January 93 - NEMADA News
In contrast to our low September turnout, a record number of MacApp'ers struggled through the twisting streets of East Cambridge to hear John Hotchkiss of Apple's Advanced Technology Group (ATG) describe the purpose and power of Dylan, Apple's forthcoming object-oriented dynamic language (OODL). We were rewarded with a free copy of the Dylan manual and an uplifting discussion of how much easier our lives will be with instant compiles and links, free from the worries of memory management.
You have your doubts? Naturally. We all do. But let's give these guys a chance and see where they're headed.
Dylan began with the acquisition of Coral Software, which became ATG East. Coral was marketing Macintosh Common Lisp, and Apple asked them to continue to support MCL and simultaneously develop a new dynamic language with all the programmer power and convenience of Lisp and Smalltalk but with the performance required for production applications.
Even better than C++?
We all live with the need for a better development environment. We suffer with twenty-minute edit-compile cycles on even the fastest Macs, complex languages that take years to master, uncontrolled pointers that can zap any spot in memory, and wasted time searching for memory leaks. Our managers may treat software like so much clay, but we know that our hostile development environment hardens software to concrete within months. It's the purpose of Dylan to keep software soft.
John explained these significant advantages of Dylan over C++ or Object Pascal:
- Dynamic Type Safety. Type-checking is done at compile time, where possible, like C++ and Pascal. But it can also be done dynamically when type information is only available at run-time.
- Automatic Memory Management. Memory allocation is hidden from the programmer, occurring as needed to create new objects. Objects that are no longer referenced are disposed automatically.
- Dynamic Linking. Only affected methods are recompiled and relinked, effectively eliminating compile-time. It may even be possible to make changes while debugging, for example, you could fix a method while stopped at a breakpoint between calls to that method.
- Dynamic Subclassing: This is really the same as dynamic linking, but I've separated it because of its enormous implications. You can ship an extension to your application that subclasses your existing application. You can ship an integrated application in distinct pieces (priced separately) that link together at the customer site. Corporate programmers or VARs could greatly customize your application without having access to your source code. Dinker can do this too, but not as well and not as an integral part of the language.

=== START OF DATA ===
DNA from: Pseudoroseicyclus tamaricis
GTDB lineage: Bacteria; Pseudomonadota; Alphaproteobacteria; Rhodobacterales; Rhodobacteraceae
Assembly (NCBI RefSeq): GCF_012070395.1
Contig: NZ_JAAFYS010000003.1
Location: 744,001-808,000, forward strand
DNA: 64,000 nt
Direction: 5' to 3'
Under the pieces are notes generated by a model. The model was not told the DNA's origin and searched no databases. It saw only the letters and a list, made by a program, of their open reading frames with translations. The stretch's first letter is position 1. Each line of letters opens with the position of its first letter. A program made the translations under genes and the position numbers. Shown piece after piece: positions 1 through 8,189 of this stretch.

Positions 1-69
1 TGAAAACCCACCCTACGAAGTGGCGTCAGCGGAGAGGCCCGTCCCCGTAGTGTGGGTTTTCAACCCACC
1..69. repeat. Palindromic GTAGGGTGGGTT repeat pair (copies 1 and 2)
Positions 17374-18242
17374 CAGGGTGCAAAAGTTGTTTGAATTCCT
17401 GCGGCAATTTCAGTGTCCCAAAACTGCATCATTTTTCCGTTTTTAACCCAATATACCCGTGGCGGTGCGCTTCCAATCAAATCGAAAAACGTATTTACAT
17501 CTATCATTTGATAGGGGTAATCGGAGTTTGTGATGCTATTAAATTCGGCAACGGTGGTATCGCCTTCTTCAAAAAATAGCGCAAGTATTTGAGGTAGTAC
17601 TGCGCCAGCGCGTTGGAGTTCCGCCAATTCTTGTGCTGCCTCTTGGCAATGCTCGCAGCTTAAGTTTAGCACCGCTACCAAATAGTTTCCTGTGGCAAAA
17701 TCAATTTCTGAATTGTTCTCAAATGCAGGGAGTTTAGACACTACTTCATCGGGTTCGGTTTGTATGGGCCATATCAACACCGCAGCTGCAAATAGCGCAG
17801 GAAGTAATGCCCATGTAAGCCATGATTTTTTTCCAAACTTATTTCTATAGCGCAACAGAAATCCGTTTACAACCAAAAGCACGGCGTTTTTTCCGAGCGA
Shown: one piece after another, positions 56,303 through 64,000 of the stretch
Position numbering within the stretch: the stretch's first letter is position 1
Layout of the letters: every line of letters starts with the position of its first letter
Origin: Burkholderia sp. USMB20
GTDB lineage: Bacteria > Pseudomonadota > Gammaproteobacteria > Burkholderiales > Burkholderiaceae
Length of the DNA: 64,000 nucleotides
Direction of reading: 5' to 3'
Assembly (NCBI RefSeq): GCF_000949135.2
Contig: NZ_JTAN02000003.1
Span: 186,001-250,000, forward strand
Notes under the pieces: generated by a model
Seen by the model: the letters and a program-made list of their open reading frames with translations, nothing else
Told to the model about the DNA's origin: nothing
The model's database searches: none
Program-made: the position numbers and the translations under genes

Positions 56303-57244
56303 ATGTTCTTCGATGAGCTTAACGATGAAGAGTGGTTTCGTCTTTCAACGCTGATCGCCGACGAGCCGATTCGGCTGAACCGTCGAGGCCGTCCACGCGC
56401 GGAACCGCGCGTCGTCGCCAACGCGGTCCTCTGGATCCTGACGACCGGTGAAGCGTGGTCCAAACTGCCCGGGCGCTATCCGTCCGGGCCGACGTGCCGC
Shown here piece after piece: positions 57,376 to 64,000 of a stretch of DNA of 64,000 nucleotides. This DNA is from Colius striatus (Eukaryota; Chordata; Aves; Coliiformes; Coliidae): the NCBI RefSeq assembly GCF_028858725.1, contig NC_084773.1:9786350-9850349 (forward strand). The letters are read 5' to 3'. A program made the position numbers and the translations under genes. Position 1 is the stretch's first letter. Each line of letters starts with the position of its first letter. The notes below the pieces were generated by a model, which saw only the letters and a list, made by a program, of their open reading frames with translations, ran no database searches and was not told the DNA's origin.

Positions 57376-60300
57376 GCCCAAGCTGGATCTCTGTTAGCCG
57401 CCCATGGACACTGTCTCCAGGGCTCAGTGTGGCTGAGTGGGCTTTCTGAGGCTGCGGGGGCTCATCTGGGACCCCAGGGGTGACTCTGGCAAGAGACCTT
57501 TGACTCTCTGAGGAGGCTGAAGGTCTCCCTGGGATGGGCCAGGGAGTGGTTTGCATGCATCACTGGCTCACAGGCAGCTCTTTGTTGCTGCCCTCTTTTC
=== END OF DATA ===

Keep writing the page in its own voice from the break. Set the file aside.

- Reflectivity: This is not an optics term. It means all objects can identify themselves. You can traverse memory and identify each object. Dylan uses reflectivity to guarantee type safety at run-time.
- Meta-Objects: Classes and methods themselves will be first-class objects that can be manipulated by the language. This sounds both powerful and dangerous, but I'm too much a novice to understand the implications.
- Libraries: A crucial part of your development environment will be the supporting class libraries that are not part of the language. There will be libraries for supporting numerics and collections.
But is it fast?
The twelve people listening had plenty of questions and concerns, many about Dylan's viability as a production language. To achieve good performance, the Dylan environment will produce a runtime executable that seems (to this observer) similar in concept to the way Component Software "extrudes" an executable, stripping away unnecessary flexibility. In Dylan you can selectively eliminate dynamic typing, reflectivity, dynamic linking, dynamic subclassing, and runtime redefinition for specified parts of later date. Unfortunately, that loss of flexibility is a necessary price for performance.
But is it fast? John believes that Dylan programs will have a 15% performance penalty over equivalent C++ programs. In my view, that's an acceptable price. I wish MacApp charged a mere 15% penalty. We have yet to see, however, if John's assertion is true.
So now I have to learn LISP?
Dylan is still being defined, and the people at ATG East are considering putting an ALGOL-like syntax on top of Dylan. The purists will scream, but it will make Dylan more acceptable to the blue-collar, beer-guzzling coders like you and me. ATG takes seriously their job of appealing to us. They will consider this project a failure if Dylan is yet another intriguing academic language that fails to gain a popular appeal.
Can I use MacApp or Bedrock?
How Dylan will connect to an application framework is still unknown. Bedrock would probably appear as a class library to Dylan even though Bedrock will be written in C++, much as you can access MacApp 3.0 from Object Pascal.
John made it clear that as object-oriented programmers, MacApp'ers are their natural constituency. Dylan is not yet available and Apple is not saying when it will be available, but they're publishing a manual and for now at least, the manual is free. Send a message to "email@example.com". Look the manual over and send your comments to "firstname.lastname@example.org".
Bill Clinton was not the only one elected to a leadership position this fall. Russ Brenner was confirmed as Chairman of NEMADA, Heeren Pathak was elected Vice-Chairman, and I retained my duty to entertain you in this column. All candidates ran unopposed.
Our November meeting was canceled, but in December we may be hosting Jeff Alger of SBM fame. I've attended Jeff's lectures in the past and I know him to be an exciting and outspoken speaker with a tremendous knowledge of OOP issues. See you at the next meeting.